For addicts, families and friends of addicts, people in the addiction treatment field, this constituency has been hard to come by. By and large, addiction (which includes alcoholism) has been looked upon as a behavioral issue or a crime issue, rather than a mental health issue. It is easy enough to get laws passed regulating the use of drugs, but extremely difficult to get laws passed and money dedicated to promoting treatment and recovery programs for those who become addicted to them.
It’s the stigma attached to the disease. Because of much of the harmful behavior associated with it -- symptoms of the disease -- addiction has until recently been treated in the shadows, something to be hidden, not talked about, cloaked in shame. Recovery, especially long-term recovery, has not even been part of the conversation. Many people not familiar with addiction don’t even know it is possible.   
The group that visited Albany recently is part of a movement that is trying to change all that. It’s called Friends of Recovery Orange. There are similar groups in nearby counties and a statewide Friends of Recovery New York. They are made up of people affected by addiction in one way or another who want to give voice to the idea that recovery is real and possible and, indeed, something to be celebrated in society.
At a recent meeting, some members discussed why they decided to join the movement. Elizabeth, from Port Jervis, said, “I have a child who is an addict. It started with pain killers. There’s been jail, drugs, a vicious cycle. I believe he was denied proper treatment in the beginning because insurance wouldn’t pay for it.”
Rob, a treatment professional, said people seeking treatment are often turned down because their insurance company won’t cover the cost.
Eliminating barriers to getting help -- including not letting insurance companies decide what level of treatment is appropriate -- is one of the goals of the group.
Lisa and Joe were there for a different reason. “We lost our son to an overdose a little over a year ago,” Lisa said. “We didn’t know what to do. He died within three months of us finding out about his addiction.”
The stated mission of Friends of Recovery Orange is: “To promote a positive view of recovery from addictions and to educate communities about the effective outcomes associated with receiving appropriate information, treatment and recovery support.”
It’s basic: The more people know about addiction and recovery, the fewer young people are likely to die of it.
Another cold, hard fact: The growing constituency for supporting recovery from addiction coincides with the sharp increase in deaths due to opiods and heroin. James Conklin, director of the Alcoholism and Drug Abuse Council of Orange County, is helping the group coordinate its efforts. He says an attempt to start such a movement was made six years ago, but went nowhere.
“I think the big difference today is what’s going on with opiates and heroin,” he said. “People are outraged; more people are dying.” And, the heroin epidemic “hit new neighborhoods, new families,” he said. Suddenly, everyone’s son or daughter was possibly at risk. And suddenly, politicians are more likely to listen to calls for treating addiction as a public health issue, eliminating barriers to getting help, creating a recovery system that engages and supports people to reclaim a meaningful life -- all part of FOR-NY’s mission
Going to Albany to advocate for money or legislation to help addicts recover is not an easy task. FOR-Orange members all have different stories to explain why they are doing it: Those who have a family member in long-term recovery; friends, employers or neighbors of people in recovery; family members whose loved one has not found recovery; persons in long-term recovery; and family members whose loved ones have died as a result of their addiction. They learn how to share their stories so that people in a position to help the cause of recovery do more than just empathize or sympathize with them.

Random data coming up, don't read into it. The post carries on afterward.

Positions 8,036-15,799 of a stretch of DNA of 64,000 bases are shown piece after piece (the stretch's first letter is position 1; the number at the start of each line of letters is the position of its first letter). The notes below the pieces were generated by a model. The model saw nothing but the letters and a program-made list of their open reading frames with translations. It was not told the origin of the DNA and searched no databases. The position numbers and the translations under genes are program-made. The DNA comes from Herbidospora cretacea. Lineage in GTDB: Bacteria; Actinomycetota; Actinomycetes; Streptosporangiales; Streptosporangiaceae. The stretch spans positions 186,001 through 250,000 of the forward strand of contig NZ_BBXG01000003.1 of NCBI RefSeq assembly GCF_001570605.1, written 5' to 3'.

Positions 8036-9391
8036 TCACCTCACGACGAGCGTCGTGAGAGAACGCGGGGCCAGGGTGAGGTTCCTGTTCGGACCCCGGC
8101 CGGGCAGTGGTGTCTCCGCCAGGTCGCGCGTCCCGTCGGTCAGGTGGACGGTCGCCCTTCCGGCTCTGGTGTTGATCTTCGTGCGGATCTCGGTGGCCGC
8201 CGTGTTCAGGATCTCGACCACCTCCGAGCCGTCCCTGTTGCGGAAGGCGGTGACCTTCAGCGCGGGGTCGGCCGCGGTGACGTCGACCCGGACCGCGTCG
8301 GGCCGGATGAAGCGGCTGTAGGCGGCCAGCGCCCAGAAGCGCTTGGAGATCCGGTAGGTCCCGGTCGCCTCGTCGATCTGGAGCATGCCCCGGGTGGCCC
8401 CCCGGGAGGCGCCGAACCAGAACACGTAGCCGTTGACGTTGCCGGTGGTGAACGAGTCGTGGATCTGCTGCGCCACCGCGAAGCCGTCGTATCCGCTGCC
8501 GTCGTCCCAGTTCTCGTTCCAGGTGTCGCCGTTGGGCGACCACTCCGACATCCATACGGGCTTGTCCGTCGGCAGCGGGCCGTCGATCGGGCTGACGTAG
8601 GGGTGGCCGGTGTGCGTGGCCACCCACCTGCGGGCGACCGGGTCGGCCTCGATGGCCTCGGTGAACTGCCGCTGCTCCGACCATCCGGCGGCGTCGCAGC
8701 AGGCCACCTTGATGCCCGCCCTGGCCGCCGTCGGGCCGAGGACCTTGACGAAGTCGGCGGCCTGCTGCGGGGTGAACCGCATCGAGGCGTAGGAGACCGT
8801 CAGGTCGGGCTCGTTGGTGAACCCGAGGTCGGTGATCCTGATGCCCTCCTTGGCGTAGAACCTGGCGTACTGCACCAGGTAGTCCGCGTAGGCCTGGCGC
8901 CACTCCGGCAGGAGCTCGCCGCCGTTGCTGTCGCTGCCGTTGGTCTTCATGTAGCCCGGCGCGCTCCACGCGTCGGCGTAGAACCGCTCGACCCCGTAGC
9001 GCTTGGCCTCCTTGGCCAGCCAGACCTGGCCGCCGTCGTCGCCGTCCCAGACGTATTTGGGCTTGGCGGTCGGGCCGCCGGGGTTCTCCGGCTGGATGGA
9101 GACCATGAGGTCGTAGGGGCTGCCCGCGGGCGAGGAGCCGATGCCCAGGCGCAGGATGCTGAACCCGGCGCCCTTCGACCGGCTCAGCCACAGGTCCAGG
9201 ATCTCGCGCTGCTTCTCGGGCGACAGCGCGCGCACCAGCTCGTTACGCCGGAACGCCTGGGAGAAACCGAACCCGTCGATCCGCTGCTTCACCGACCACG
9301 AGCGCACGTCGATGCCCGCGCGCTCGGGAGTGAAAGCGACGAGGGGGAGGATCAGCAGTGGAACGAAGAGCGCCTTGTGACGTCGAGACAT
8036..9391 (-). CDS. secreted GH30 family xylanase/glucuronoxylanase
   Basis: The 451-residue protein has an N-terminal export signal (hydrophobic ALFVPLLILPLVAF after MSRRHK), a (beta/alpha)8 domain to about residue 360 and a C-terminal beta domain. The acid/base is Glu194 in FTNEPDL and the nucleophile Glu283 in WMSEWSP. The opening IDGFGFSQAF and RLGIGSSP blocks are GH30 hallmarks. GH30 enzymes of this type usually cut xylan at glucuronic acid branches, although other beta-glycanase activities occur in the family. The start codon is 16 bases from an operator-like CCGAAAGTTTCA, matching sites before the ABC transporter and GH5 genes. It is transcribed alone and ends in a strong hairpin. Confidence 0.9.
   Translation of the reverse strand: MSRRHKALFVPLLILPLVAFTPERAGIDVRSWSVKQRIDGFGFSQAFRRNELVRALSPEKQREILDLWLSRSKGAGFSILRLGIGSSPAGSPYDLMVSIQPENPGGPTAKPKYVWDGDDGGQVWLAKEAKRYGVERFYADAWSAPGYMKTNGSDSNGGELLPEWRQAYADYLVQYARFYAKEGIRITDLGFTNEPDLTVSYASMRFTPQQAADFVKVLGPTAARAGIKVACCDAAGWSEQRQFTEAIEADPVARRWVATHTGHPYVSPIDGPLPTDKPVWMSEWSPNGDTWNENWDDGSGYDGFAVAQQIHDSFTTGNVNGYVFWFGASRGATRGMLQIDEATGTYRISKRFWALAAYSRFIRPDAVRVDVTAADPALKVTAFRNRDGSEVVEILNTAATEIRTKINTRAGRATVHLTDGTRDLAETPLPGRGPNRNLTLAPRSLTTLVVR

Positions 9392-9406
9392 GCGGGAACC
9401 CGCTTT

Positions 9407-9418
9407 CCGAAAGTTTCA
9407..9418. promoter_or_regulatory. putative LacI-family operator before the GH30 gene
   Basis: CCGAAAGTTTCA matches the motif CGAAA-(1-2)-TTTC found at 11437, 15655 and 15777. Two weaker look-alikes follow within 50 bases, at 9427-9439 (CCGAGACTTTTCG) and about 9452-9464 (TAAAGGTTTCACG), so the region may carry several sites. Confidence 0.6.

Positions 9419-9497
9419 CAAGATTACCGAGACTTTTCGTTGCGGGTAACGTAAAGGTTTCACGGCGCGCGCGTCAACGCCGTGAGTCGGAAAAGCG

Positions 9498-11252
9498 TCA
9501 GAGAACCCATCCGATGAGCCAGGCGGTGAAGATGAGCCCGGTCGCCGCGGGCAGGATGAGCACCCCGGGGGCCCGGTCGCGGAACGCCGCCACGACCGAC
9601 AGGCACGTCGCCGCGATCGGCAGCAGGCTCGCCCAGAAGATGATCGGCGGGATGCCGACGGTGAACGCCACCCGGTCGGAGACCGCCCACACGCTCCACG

FOR-NY believes that “everyone achieves recovery in his or her own way” and that “adequate resources and support are necessary for sustained recovery.” To this aim, among the things members encouraged legislators to support are:
  • Recovery community centers in each county, to help persons new to recovery to take the next steps. Often, people leave rehab with no plan on what to do next.
  • Recovery coaches in each county, to help those new to recovery make sober decisions.
  • Family recovery navigators in each county to help families on their new journey.
  • Expanded access to treatment paid by health insurance for anyone who wants treatment, when they want it.
  • Physician education on addiction and recovery.
  • Addiction counseling for patients on suboxone.
Conklin and all those associated with this movement recognize that achieving these goals will require reducing the stigma attached to addiction by educating and informing those not directly impacted by it. The belief is this will increase the visibility of recovery, thereby increasing the constituency for change.
Lori, another FOR-Orange member, said, “My family was impacted by the alcoholism of my great-grandfather. Everyone grew up with the results of his alcoholism. I have many family members in recovery today. A lot of people don’t know their families were involved in addiction. I want people who don’t have families in addiction to know that recovery can have positive outcomes.”
Those outcomes can add up to a sizable benefit for society.

To get  involved …
  • Friends of Recovery Orange meets at the offices of the Alcoholism and Drug Abuse Council of Orange County on the first Wednesday of every month at 6 p.m. 224A Main Street, Goshen, NY
  • (845) 294-9000 ext. 225
  • website:
  • (518) 487-4395

Bob Gaydos is a freelance writer. He may be reached at